If you’ve never personally experienced a group of teenage girls sobbing after an episode of Grey’s Anatomy, I’m going to write these next few lines under the assumption that you have a pretty good idea of what this hot mess looks like.

On August 17, 2010, seven hours before the take-off of my first flight from San Diego to Boston, I was standing in a garage, in a circle with my very best girlfriends. As we all strived to stay as classy as possible, we couldn’t hold back the streamlining tears that came concomitant with our hyperventilation. There was no denying that our lives would change drastically, our friendships would be challenged, and that we were drowning not only in our tears, but also in our profound fear of the unknown. Within this moment, we were sure that our worlds would ruthlessly collapse because we wouldn’t be sharing sandwiches or seeking shelter from the seagulls or comparing our carrot sticks at lunch anymore. Yes, these were indeed defining characteristics of our bestfriendship.

That’s why this time of the year is so exponentially imperative: two of my friends from home share a birthday on November 10. You can find me scrambling around Harvard Square attaching symbolism to each item purchased while reciting the nine steps of neuronal development (it’s midterms, round 2 season). With my birthday presents, however, I prefer to emphasize the importance of the birthday letter. So after I finished collaborating on a physics problem set (endearingly termed pset), I spent a few hours pouring my heart and cheesy humor into the lines of college-ruled loose leaf paper, until I realized I had a physics lecture in 4 hours and haven’t slept yet…whoops!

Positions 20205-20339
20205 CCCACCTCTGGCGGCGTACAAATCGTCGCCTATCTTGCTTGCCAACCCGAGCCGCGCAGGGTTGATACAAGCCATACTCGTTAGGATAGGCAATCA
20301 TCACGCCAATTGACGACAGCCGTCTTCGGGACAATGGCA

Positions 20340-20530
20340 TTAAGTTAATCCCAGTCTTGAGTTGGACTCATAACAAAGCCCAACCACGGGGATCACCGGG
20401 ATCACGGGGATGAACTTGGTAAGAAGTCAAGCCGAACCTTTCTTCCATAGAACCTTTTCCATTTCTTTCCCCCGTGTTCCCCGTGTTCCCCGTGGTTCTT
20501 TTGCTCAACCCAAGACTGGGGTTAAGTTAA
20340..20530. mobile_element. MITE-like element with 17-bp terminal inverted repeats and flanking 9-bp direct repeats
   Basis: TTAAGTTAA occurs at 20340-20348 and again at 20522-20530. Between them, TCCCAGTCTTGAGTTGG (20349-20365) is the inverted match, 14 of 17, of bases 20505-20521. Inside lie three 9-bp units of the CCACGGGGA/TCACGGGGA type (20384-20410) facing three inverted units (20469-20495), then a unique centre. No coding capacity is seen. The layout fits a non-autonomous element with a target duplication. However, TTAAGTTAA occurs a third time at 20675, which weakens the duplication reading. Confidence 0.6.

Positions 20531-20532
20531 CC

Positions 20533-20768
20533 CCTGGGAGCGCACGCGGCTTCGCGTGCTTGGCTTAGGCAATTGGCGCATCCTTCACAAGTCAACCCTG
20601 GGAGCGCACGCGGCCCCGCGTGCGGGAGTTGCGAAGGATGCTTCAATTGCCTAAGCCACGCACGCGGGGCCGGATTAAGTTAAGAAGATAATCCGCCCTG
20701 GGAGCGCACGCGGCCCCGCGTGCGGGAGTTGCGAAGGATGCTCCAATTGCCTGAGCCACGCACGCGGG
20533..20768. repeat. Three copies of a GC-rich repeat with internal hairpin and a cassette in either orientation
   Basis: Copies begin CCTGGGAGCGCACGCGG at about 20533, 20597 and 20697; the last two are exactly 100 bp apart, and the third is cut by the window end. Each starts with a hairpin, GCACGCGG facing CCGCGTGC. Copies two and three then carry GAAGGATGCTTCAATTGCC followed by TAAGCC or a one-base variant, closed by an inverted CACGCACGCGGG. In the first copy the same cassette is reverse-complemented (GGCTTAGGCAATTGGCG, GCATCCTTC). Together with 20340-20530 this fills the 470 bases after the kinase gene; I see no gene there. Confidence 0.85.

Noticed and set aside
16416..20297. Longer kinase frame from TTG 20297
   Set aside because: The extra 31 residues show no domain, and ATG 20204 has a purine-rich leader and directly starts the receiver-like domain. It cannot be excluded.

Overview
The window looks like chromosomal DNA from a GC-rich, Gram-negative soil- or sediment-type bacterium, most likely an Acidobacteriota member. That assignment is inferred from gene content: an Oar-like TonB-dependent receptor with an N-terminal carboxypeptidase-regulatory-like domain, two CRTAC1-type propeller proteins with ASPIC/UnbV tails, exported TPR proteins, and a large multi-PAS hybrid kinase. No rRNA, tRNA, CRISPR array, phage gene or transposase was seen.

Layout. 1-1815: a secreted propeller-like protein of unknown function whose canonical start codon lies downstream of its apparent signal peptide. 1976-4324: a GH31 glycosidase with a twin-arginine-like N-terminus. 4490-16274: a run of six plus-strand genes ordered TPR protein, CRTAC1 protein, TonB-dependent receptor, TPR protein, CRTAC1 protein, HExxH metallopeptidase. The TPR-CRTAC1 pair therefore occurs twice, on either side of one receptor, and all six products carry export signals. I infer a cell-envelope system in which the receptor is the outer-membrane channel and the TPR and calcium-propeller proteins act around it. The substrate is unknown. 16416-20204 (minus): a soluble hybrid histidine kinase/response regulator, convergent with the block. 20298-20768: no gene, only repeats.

Sometimes on campus, it can seem like an ongoing challenge to get less sleep than all of your friends. This isn’t because Harvard students are obnoxiously competitive in all things related to life (did you notice I collaborated with other students to complete my physics homework??); it’s because we’re all trying to create marvelous memories of our college years. None of the stressful Math 55 psets will be distinguishable in the end and none of our organic chemistry exams will seem so pinnacle. What will be ingrained in our memories are the times when our friends in the Quad wanted to Skype about a pset because they live so far or the times you snorted because that nerdy joke just hit the spot. You’ll remember your friendships because it’s the friendships – not the psets or papers – that endure. So to all you current college applicants out there, don’t worry about losing touch with your friends because both, your memories and relationships, will last!

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